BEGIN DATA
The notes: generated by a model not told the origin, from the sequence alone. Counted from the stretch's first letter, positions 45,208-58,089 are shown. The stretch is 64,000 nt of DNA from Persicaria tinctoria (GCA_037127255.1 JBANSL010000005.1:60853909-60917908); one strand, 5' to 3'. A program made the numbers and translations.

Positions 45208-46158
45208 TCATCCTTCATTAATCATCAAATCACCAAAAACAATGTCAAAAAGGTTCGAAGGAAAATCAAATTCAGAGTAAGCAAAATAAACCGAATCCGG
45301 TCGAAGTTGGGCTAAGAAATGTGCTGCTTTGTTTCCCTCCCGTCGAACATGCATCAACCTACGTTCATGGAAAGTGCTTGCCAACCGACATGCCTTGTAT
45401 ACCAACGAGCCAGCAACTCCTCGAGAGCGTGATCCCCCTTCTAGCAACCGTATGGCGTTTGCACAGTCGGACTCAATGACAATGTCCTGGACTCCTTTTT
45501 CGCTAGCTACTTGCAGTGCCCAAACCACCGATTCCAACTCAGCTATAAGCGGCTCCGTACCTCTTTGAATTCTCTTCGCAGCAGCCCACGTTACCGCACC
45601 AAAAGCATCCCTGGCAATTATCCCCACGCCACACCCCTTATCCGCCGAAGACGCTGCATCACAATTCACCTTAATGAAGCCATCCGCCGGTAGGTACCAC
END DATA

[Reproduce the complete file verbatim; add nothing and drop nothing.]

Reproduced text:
The notes: generated by a model not told the origin, from the sequence alone. Counted from the stretch's first letter, positions 45,208-58,089 are shown. The stretch is 64,000 nt of DNA from Persicaria tinctoria (GCA_037127255.1 JBANSL010000005.1:60853909-60917908); one strand, 5' to 3'. A program made the numbers and translations.

Positions 45208-46158
45208 TCATCCTTCATTAATCATCAAATCACCAAAAACAATGTCAAAAAGGTTCGAAGGAAAATCAAATTCAGAGTAAGCAAAATAAACCGAATCCGG
45301 TCGAAGTTGGGCTAAGAAATGTGCTGCTTTGTTTCCCTCCCGTCGAACATGCATCAACCTACGTTCATGGAAAGTGCTTGCCAACCGACATGCCTTGTAT
45401 ACCAACGAGCCAGCAACTCCTCGAGAGCGTGATCCCCCTTCTAGCAACCGTATGGCGTTTGCACAGTCGGACTCAATGACAATGTCCTGGACTCCTTTTT
45501 CGCTAGCTACTTGCAGTGCCCAAACCACCGATTCCAACTCAGCTATAAGCGGCTCCGTACCTCTTTGAATTCTCTTCGCAGCAGCCCACGTTACCGCACC
45601 AAAAGCATCCCTGGCAATTATCCCCACGCCACACCCCTTATCCGCCGAAGACGCTGCATCACAATTCACCTTAATGAAGCCATCCGCCGGTAGGTACCAC